Letter, M. J. Golden to Lawrence, February 1, 1962 concerning the Federal Migratory Bird Conservation Act.
Carton 48, "Improvement and Development of the Philadelphia Port Area, 1959-60" folder
Letter to Lawrence from Harry G. Schad, March 11, 1960 makes a case for anchorage improvements in the Delaware River.
Carton 49, "Independent Petroleum Association of America, 1959-1962" folder
The folder contains correspondence of association members concerning imports, price controls, repletion rate for oil and gas and production statistics. In addition, there are three publications in the so-called "Oil and Gas Depletion Fact Series:
Leaflet no. 1, "Percentage Depletion and Cost Finding Petroleum," January 1959
Leaflet no. 2, " A History of Percentage Depletion," February 1959
Leaflet no. 5, "Percentage Depletion and the Consumer of Petroleum," 1960.
Three folders contain correspondence, commission minutes, and publications of the commission. The publication titles include Oil and Gas Compact Bulletin (Dec. 1959) and Compact Comments (Jan. 1959, Feb. 1960, July 1961, and Feb. 1962).
Carton 52, "Keep America Beautiful, Inc. 1959-1962" folder
Letter, Roy Schafer to Allen H. Seed Jr., December 20, 1961 says there were more than 125 arrests for highway littering in Pennsylvania during the first 9 months of 1961.
Carton 68, "Mines and Mineral Industries, 1959-62" folder
The folder consists of correspondence, proclamations, reports, clippings and lists concerning a refuse bank fire in Plymouth Twp, Luzerne County and coal mine subsistence problems in Pittston, Lackawanna and Allegheny Counties in 1962.
Correspondence: Memo, W. S. Benosky to Lewis E. Evans, January 23, 1962 re coal mine subsistence in Rural Ridge, Allegheny County; Memo, Evans to Walter W. Giesey, January 30, 1962 re anthracite law of 1961; Letter, Evans to Walter W. Giesey, June 26, 1962 re strip mine areas and culm banks; Letters, Evans to Giesey, July 1962 about mine subsidence in Scranton, Lackawanna County; Letter, Daniel H. Connelly to Evans, August 10, 1962 about a joint state and federal government mine drainage program; Letter, Evans to Roy A. Schaefer, August 10, 1962 re joint state and federal mine drainage program; Letter, Daniel H. Connelly to Evans, August 20, 1962 re burning refuse bank, Plymouth Twp, Luzerne County; General correspondence about subsidence of Cleveland School, Pittston, Luzerne County, 1962.
Proclamations: Declaration of Disaster Area in Plymouth Twp, Luzerne County, August 2, 1962; Termination of Emergency in Plymouth Twp, Luzerne County, October 25, 1962.
Reports: Lewis E. Evans to Lawrence, September 21, 1962 on activities of the Oil and Gas Conservation Commission from September 25, 1961 to June 320, 1962.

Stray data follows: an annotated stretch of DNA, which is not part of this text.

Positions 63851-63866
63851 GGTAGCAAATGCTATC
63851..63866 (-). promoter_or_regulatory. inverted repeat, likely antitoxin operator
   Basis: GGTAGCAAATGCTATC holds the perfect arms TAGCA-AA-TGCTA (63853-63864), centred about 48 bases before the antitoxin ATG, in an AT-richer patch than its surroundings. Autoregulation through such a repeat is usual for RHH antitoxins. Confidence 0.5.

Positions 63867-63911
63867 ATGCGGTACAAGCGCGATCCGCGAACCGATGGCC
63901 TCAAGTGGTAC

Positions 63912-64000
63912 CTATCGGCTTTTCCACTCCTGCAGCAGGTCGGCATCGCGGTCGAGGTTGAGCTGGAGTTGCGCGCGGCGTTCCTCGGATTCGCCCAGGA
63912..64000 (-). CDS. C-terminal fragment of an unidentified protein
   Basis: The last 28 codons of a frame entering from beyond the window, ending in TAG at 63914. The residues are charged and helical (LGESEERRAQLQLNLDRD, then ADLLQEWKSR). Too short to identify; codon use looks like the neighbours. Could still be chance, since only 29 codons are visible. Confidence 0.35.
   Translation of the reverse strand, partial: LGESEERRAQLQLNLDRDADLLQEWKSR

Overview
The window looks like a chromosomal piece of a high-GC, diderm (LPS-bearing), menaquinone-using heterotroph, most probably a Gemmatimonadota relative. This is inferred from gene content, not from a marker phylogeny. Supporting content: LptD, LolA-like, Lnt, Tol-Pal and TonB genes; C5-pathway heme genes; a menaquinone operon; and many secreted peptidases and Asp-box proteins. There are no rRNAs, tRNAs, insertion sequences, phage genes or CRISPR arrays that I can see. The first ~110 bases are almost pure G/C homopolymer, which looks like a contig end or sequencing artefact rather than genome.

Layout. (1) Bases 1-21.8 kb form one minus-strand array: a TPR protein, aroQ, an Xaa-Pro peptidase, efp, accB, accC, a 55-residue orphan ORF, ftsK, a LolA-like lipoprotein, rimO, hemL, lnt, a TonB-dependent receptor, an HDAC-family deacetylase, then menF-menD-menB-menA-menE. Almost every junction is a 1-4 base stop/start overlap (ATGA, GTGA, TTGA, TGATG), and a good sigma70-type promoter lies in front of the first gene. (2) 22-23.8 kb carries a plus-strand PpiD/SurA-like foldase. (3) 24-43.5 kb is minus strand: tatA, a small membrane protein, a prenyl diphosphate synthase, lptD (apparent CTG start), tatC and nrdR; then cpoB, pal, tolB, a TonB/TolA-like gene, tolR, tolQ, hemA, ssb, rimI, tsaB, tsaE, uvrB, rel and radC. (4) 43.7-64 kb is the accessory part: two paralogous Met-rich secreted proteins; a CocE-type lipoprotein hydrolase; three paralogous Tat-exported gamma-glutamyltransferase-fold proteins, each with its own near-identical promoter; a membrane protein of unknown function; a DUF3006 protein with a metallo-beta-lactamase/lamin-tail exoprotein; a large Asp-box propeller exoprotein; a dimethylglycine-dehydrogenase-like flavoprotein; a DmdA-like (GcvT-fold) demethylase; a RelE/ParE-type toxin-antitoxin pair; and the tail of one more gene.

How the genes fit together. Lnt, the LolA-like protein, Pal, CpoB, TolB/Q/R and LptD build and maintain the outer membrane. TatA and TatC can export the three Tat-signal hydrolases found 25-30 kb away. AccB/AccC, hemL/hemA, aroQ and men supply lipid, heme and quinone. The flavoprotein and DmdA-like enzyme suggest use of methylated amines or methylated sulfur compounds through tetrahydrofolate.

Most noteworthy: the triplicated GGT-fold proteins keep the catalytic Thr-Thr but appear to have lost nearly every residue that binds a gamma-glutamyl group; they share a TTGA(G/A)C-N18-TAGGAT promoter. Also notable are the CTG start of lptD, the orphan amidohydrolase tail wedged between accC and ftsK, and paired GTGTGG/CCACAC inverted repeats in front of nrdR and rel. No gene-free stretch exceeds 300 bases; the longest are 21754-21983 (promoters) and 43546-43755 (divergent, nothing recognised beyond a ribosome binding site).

Clippings: "Prior Subsidence Experience Must Be Listed in Application," Scranton Tribune, January 8, 1962; "Mine Cave Insurance Makes Debut on July1," The Scrantonian, January 7, 1962;"Flood Pushes Safety in Mine-Fill Bill," Harrisburg Patriot-News,, February 2, 1962; "Clark, Scott Ask For Fast Action On Mine-Fill Bill," Harrisburg Patriot-News, August 18, 1962.
Lists: Mines Other Than Coal Mines in Pennsylvania." Compiler unknown, undated. List names mines by county, and type, i.e. open quarry, deep mine or day mine.
Carton 68, "Municipal Water Authority, Borough of Lewistown, 1960-62" folder
The folder has correspondence of the Municipal Water Authority of Lewistown with Mifflin County and the state Dept. of Health about the Juniata River as source for public water for the Borough of Lewistown.
"Public Recreation and Its Administration in Pennsylvania." Prepared for the State Planning Board and State Recreation Council c. 1958.
"Public Recreation and Its Administration in Pennsylvania: A Summary of Findings and Recommendation." Prepared for the State Planning Board and State Recreation Council.
Carton 74, "Pennsylvania Federation of Sportmen's Clubs, 1959-62" folder
The minutes of the annual meeting of the Federation on September 22, 1961 and a 1960 progress report issued by the U.S. Dept. of Agriculture-"Watershed Protection and Flood Prevention Act, Public Law 566-are in this folder.
Carton 77, "Port of Erie, 1959-62" folder
The development of the Port of Erie is the subject of items within this folder.
"The Port of Erie, Its Role in Western Pennsylvania" by the Northwestern Pennsylvania Conference for Relief to Depressed Areas, n.d.
"An Act for Making an Appropriation to the Dept. of Forests and Waters for the Development of Erie Harbor and land adjacent thereto." [date?]
Carton 99, "Washington Crossing Park Commission, 1959-62" folder
The folder has correspondence dealing with acquisition of 27 acres of adjacent land for a proposed "Children's Forest."
Subject File 1959-1963
Carton 6, "Delaware River Basin Compact, 1959-1962," 3 folders
The folders have correspondence, minutes, reports, legislation, and publications by and about the Delaware River Basin Compact Commission.
Correspondence. It consists of letters re commission appointments, and exchanges with city, borough, county and state officials as well as members of Congress about the Compact. In folder 3.